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CHD 118 Language Arts

Story Box
Lesson Plan

Name: Hatsumi Mann
Title of Lesson

Brown Bear, Brown Bear What do you see?

Title of Emphasis
Listening/Speaking OR
Content Area

Felt story board

Targeted Age Group
3-5 years
Standards: Milestones of Early Learning, VA Foundation Blocks, or VA
Standards of Learning (SOLs)
Block 1 Oral Expression

Learning Objective(s):
After this lesson the students should be able to:
1. Recognize some colors.
2. Recognize certain animals.
3. Participate in group activities and use new vocabulary.


Resources/Materials Needed:
The story book: Brown Bear, Brown Bear What do you see?
Felt board with felt animals and characters that match the story.

Gather the children in a small group to read the story and use felt pieces along with the
story. If the children are familiar with the story, they could take turns placing the pieces
on the board. As the story is read the children are asked “what do you see?” and they
can predict what animal is next and call out the answer. This will be the child directed
point. The felt piece can the be placed then the paged turn to see the same animal. If
they don’t know the answer, the felt piece can be pulled out and they can be asked
what animal or color it is. This can be a teacher directed point.
Some activities for the child:
The children can be encouraged to read the story independently with use of the flannel
A small reproducible book can be presented so the children can color each animal
according to their memory or by referencing the book.
A booklet could be made with each animal and its name written below so the children
can trace it.


Adaptation for Learner Diversity:
The felt pieces are already a good stating point because the children can see the
animal and color. The story could also be read in Spanish first. The Spanish version of
the book could also be available in the classroom.
A song could be made to sing along with the story for special needs children. Music is
known to be a great teaching tool for children and children with special needs.
Depending on the child, a special puppet or prop could be used so they could
participate in that way. Musical instruments can be used.
This activity can be done with a variety of ages. The flannel board pieces are colorful
and very engaging for any young child. Younger children tend to want to touch more so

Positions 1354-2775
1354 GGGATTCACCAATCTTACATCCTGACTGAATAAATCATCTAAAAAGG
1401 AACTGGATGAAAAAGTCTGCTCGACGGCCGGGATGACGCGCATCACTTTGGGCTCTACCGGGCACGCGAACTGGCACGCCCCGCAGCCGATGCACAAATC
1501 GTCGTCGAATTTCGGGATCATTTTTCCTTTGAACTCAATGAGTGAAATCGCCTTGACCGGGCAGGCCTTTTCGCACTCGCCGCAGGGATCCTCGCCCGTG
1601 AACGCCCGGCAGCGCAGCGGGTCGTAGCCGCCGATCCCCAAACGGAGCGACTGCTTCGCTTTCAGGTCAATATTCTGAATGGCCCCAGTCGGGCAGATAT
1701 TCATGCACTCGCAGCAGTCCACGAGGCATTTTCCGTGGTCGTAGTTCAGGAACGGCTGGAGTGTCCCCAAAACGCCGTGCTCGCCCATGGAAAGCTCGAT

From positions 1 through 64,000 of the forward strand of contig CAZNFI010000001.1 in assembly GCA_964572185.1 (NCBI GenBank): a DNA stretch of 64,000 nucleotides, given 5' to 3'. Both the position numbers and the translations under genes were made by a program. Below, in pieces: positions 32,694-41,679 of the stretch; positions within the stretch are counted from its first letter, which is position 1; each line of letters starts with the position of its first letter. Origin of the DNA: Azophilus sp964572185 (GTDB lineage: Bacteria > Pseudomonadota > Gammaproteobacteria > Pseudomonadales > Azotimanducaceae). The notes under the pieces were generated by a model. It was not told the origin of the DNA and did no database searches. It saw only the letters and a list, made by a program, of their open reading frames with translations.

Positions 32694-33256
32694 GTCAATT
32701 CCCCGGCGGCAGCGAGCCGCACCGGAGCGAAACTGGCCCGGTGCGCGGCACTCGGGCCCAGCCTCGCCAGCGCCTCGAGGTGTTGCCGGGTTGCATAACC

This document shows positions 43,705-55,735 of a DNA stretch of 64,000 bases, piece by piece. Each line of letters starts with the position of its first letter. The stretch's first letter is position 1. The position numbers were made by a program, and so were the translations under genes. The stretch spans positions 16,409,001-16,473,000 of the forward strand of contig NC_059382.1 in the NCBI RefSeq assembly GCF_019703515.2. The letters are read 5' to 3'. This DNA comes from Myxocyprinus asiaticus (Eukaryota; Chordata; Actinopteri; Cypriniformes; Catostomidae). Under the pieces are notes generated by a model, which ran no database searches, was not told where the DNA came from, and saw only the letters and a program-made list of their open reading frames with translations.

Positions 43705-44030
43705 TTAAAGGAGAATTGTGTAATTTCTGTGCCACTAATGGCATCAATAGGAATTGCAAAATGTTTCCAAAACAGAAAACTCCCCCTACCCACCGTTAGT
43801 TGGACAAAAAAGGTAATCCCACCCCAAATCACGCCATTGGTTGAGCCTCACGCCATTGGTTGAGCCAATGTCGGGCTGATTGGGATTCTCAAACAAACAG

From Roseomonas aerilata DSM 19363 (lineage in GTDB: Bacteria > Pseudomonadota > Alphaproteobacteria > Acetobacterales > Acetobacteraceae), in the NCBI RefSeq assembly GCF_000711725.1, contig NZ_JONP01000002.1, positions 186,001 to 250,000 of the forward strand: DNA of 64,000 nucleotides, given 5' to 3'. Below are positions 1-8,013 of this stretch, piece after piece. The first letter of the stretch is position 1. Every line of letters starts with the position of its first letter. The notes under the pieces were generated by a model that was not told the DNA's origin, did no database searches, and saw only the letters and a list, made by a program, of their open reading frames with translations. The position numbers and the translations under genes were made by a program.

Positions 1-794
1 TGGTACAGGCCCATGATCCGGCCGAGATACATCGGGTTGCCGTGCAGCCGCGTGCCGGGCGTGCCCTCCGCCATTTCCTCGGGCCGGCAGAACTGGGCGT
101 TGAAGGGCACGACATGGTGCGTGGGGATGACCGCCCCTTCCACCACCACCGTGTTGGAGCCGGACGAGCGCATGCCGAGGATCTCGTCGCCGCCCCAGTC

creating some pieces they could hold and interact with is probably best.

By observing their reactions and level of participation. I can ask the children questions
to determine if they understood. The children were engaged, participating and showing
interest. Based on those observations I am able to say the flannel story was a success.
The children participated in naming animals and colors. Those who were not familiar
repeated after me when I read each page. Most were familiar with the story so they
were very excited to guess the next animal and showed pleasure when I pulled the felt
piece from the basket.

Optional Analysis/Reflection:
The children enjoyed this lesson very well. Since it was the first I read the book with
the flannel board I did not have the children help put the pieces on the board. The next
time I read it, I would have the children help with the pieces. They will be very excited
about and would enjoy it.


Source of Idea/Information:
The book is a well known book I borrowed from the school library. I searched the
internet for flannel board patterns and found one for this specific story. I printed and cut
out all the pieces. I cut and glued felt pieces in various colors to create the characters.
There were 2 pieces that had a lot of detail and I felt it would be too difficult to re-create
as a felt piece so i colored them and added the felt backing to it.
The flannel board was made out of a poster board, and fabric tape to hold down the
flannel. I got this information from the textbook and had already made the flannel board
after I read about it.

The picture of the flannel board is below, next page.